In reviewing a motion to dismiss under Rule 12(b)(6), the court must assume the truth of all factual allegations and must construe them in the light most favorable to the nonmoving party. Cahill v. Liberty Mut. Ins. Co., 80 F.3d 336, 337-38 (9th Cir. 1996). However, legal conclusions need not be taken as true merely because they are cast in the form of factual allegations. Roberts v. Corrothers, 812 F.2d 1173, 1177 (9th Cir. 1987); W. Mining Council v. Watt, 643 F.2d 618, 624 (9th Cir. 1981). Similarly, "conclusory allegations of law and unwarranted inferences are not sufficient to defeat a motion to dismiss." Pareto v. Fed. Deposit Ins. Corp., 139 F.3d 696, 699 (9th Cir. 1998.)

Diakon's motion to dismiss is based entirely on the theory that Plaintiffs are not real parties in interest as required by Federal Rule of Civil Procedure 17(a) because, contrary to the allegations in the Complaint, Diakon did not employ or contract with them, except that it contracted for a short time with Soto. Diakon claims it contracted with Third-Party Defendants. In support of this theory, Diakon submits the Service Agreements it entered into with Third-Party Defendants (Mem. of P. & A. in Supp. of Mot. to Dismiss Ex. C-E), along with California Secretary of State documents showing that each Plaintiff formed one of the Third-Party Defendant business entities (id. Ex. B). None of these documents are attached to the Complaint. Diakon therefore requests the court to judicially notice them.

When ruling on a motion to dismiss, the court may consider the facts alleged in the complaint, documents attached to the complaint, documents relied upon but not attached to the complaint when authenticity is not contested, and matters of which the court takes judicial notice. Parrino v. FHP, Inc., 146 F.3d 699, 705-06 (9th Cir. 1998), superseded by statute on other grounds as stated in Abrego v. The Dow Chem. Co., 443 F.3d 676, 681 (9th Cir. 2006); Branch v. Tunnell, 14 F.3d 449, 453-54 (9th Cir. 1994), overruled on other grounds by Gailbraith v. County of Santa Clara, 307 F.3d 1119 (9th Cir. 2002); MGIC Indem. Co. v. Weisman, 803 F.2d 500, 504 (9th Cir. 1986).

A matter of public record outside the pleadings may be considered along with the complaint when deciding a motion to dismiss. See MGIC Indem., 803 F.2d at 504. Records and reports of administrative agencies are matters of public record which can be judicially noticed. Barron v. Reich, 13 F.3d 1370, 1377 (9th Cir. 1994). The court therefore takes judicial notice of the Secretary of State records filed by Diakon.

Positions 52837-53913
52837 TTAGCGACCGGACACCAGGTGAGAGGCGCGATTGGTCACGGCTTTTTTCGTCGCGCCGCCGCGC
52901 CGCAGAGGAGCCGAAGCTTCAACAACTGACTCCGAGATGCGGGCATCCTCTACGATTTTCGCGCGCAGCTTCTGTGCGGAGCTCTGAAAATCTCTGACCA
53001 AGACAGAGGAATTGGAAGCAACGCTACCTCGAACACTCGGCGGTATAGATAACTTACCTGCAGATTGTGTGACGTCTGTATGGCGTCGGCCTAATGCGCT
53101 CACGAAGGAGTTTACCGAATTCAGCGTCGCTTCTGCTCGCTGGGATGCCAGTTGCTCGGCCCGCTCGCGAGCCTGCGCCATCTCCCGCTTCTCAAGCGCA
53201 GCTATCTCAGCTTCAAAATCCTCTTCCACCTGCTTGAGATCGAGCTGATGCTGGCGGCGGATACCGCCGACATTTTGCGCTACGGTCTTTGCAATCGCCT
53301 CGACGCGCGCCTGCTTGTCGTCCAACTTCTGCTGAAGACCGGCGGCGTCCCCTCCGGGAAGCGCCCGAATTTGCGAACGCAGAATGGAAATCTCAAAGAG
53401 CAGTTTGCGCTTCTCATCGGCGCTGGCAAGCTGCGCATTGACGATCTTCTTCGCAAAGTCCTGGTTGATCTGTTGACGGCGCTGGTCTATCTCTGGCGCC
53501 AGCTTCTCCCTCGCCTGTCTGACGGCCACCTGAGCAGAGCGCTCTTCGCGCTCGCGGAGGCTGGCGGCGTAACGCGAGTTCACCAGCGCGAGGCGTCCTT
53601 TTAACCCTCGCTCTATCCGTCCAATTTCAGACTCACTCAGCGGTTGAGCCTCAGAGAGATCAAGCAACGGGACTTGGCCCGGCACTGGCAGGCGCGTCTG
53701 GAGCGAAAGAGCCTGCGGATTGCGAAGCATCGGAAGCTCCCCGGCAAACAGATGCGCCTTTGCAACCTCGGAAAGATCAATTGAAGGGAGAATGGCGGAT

With respect to the Service Agreements, "a district court ruling on a motion to dismiss may consider a document the authenticity of which is not contested, and upon which the plaintiff's complaint necessarily relies." Parrino, 146 F.3d at 705-06. The Complaint does not attach or incorporate any Service Agreements, however, it references them (see Am. Compl. ¶¶ 30, 34), and Plaintiffs do not dispute the authenticity of the Service Agreements included in Diakon's Exhibits C, D and E. The court therefore grants Diakon's request to consider them.

Nevertheless, taking the Service Agreements and Secretary of State documents at their face value, Diakon has not presented any judicially noticeable fact or cited any authority to conclusively negate Plaintiffs' allegations that they personally performed delivery work for Diakon. (See, e.g., First Am. Compl. ¶¶ 8-10 and 21-27.) The California Labor Code does not define the terms "employee" and "independent contractor" for purposes of the claims asserted in the Complaint. See Estrada v. FedEx Ground Package Sys., Inc., 154 Cal. App. 4th 1, 10 (2007). The relevant determination is made based on a fact intensive analysis.*fn1 See id. (listing factors). A contract such as a Service Agreement, which designates a contracting party as an independent contractor and not an employee, does not necessarily negate a finding of an employment relationship. See id.

Furthermore, Diakon has not cited any legal authority showing that the Third-Party Defendant business entities as a matter of law preclude the finding of an employment relationship. In a similar context and applying a similar fact intensive analysis, the existence of business entities did not per se preclude the finding. See Merchants Home Delivery Serv., Inc. v. NLRB, 580 F.2d 966 (9th Cir. 1978). Although the business entities weighed against the finding of an employment relationship, their existence alone was not ...